South Africa: New rhino laws gazetted

by Apr 16, 2012Rhinos, Wildlife News

New norms and standards for marking rhino horn and trophy hunting will be implemented immediately, Environmental Affairs Minister Edna Molewa said on Monday.

“The gazetting of the new norms and standards is another significant step that the department is taking in the fight against rhino poaching,” Molewa said in a statement.

A total of 171 rhinos had been poached between January and April this year, the department said on Friday. Last year 448 rhinos were killed, and 333 in 2010.

“We once again make a call to members of the public to also help us in the fight against rhino poaching,” Molewa said.

According to the new norms and standards gazetted on April 10, all live rhinos sold and transported had to be micro-chipped. All rhino horns, regardless of how they were acquired, had to be micro-chipped within five days.

In addition to micro-chips, if the horn or part of it was more than 5cm in length, the issuing authority would mark it with indelible ink.

“This information will be kept and updated in a national database. The owner of the horn is responsible for the costs incurred by the issuing authority to purchase the micro-chips,” she said.

The norms and standards also stated that when live rhinos were darted to be moved, samples of the horns and blood had to be collected using DNA kits.

Regarding hunting rhinos, in addition to the application for a hunting permit, applicants had to submit proof of membership of a hunting association recognised by the applicant’s country of residence, a curriculum vitae indicating the applicant’s hunting experience, proof of previous experience in hunting an African species, and a copy of the applicant’s passport.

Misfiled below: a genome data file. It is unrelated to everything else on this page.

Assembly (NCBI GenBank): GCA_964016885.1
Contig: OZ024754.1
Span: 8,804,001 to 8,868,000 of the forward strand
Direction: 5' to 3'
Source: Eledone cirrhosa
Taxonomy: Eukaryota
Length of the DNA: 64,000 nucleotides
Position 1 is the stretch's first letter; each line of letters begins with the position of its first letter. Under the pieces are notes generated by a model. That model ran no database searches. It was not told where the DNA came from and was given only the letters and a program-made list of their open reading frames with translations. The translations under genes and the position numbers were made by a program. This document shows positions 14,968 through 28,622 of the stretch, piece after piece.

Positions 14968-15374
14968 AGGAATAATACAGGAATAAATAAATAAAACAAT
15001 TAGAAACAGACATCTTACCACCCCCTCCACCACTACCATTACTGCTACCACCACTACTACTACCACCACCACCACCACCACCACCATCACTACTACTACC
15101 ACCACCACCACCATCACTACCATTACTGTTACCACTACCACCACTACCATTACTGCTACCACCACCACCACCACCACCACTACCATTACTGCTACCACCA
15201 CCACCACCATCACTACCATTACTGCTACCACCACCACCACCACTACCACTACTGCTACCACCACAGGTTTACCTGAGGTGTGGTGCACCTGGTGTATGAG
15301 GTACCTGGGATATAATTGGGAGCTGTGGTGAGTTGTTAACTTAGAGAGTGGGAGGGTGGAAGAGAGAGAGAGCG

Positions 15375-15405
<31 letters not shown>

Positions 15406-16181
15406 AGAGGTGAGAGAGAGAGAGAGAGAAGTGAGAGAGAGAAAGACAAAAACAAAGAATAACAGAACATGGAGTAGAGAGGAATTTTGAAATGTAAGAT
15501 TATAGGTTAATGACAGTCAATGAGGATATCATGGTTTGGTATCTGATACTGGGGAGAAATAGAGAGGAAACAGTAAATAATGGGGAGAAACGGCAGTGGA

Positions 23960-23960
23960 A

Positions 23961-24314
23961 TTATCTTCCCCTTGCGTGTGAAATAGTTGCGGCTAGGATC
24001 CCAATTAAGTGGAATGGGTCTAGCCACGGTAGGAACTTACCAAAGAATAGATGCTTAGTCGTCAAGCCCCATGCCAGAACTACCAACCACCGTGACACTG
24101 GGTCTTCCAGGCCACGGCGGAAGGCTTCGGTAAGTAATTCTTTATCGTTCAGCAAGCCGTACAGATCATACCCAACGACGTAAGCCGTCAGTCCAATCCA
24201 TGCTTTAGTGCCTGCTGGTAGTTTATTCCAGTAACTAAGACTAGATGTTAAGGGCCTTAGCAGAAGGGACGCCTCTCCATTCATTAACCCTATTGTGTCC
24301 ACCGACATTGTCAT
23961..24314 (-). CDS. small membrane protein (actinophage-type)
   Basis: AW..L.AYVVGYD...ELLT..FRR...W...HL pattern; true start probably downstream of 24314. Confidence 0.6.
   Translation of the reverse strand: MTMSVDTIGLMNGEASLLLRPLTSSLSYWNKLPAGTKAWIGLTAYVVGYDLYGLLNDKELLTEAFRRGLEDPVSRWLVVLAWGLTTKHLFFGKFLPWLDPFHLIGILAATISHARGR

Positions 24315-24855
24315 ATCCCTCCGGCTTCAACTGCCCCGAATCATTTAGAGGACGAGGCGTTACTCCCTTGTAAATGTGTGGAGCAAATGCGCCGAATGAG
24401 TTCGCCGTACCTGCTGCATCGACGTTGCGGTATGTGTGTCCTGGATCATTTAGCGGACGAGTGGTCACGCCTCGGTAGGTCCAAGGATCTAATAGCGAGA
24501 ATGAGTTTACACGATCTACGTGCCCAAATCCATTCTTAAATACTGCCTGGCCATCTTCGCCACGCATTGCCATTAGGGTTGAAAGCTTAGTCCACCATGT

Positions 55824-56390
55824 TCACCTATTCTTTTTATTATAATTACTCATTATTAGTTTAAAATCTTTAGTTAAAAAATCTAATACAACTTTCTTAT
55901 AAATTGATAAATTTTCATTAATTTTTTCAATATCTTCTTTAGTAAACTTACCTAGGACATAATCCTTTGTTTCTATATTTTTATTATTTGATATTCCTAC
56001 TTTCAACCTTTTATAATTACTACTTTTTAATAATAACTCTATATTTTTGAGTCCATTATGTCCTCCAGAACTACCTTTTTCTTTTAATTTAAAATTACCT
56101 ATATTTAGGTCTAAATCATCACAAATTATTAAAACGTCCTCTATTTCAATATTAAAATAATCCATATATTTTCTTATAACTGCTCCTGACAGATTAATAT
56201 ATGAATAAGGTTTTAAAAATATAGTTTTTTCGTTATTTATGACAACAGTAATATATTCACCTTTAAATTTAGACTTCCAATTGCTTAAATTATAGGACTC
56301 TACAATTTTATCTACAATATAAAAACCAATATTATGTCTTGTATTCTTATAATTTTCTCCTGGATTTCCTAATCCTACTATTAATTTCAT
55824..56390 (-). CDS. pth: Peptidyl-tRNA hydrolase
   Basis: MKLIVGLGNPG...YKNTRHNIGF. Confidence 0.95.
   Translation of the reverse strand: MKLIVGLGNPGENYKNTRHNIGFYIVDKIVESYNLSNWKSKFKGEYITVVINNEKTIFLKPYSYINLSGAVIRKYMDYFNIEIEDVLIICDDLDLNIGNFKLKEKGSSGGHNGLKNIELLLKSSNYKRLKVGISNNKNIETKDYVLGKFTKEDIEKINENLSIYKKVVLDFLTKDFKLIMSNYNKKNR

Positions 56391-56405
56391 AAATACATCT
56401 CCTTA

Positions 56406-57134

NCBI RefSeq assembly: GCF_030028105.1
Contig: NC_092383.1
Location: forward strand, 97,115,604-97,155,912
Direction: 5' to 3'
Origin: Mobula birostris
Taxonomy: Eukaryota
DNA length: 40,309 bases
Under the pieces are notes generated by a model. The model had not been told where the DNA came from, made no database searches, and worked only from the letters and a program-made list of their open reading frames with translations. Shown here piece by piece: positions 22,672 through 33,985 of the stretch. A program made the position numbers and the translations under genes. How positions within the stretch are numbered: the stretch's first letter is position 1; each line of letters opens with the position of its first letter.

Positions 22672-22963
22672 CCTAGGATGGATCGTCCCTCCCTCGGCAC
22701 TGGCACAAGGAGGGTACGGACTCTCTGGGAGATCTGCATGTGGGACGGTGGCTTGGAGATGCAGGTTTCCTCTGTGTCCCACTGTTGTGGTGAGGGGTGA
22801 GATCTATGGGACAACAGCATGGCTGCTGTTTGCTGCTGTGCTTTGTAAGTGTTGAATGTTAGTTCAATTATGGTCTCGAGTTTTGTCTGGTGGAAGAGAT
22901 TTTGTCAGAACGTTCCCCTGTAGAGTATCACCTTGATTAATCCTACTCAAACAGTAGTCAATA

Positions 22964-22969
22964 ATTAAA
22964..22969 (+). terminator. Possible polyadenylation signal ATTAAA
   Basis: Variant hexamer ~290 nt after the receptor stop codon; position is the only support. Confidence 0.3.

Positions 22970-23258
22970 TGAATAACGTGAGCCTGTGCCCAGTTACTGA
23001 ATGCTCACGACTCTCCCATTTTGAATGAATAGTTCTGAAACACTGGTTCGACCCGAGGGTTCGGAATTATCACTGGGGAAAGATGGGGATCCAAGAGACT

A hunting client could hunt only one white rhino for trophy purposes within a 12-month period.

Rhino hunts had to take place in the presence of an environmental management inspector, or an official of the issuing authority authorised to conduct compliance inspections.

The horns, together with the rest of the trophy, had to be transported by a duly authorised person directly to the taxidermy or similar facility to be processed and prepared for export.

“Upon receipt of the rhino horns, the taxidermist or owner of a similar facility must report to the department of environmental affairs the date of receipt of the rhino horns, weight of the horns, micro-chip numbers, the numbers of the hunting and transporting permits, and the professional hunting register.”

It was hoped the new norms and standards would strengthen monitoring of hunts and control over rhino horns, she said. – Sapa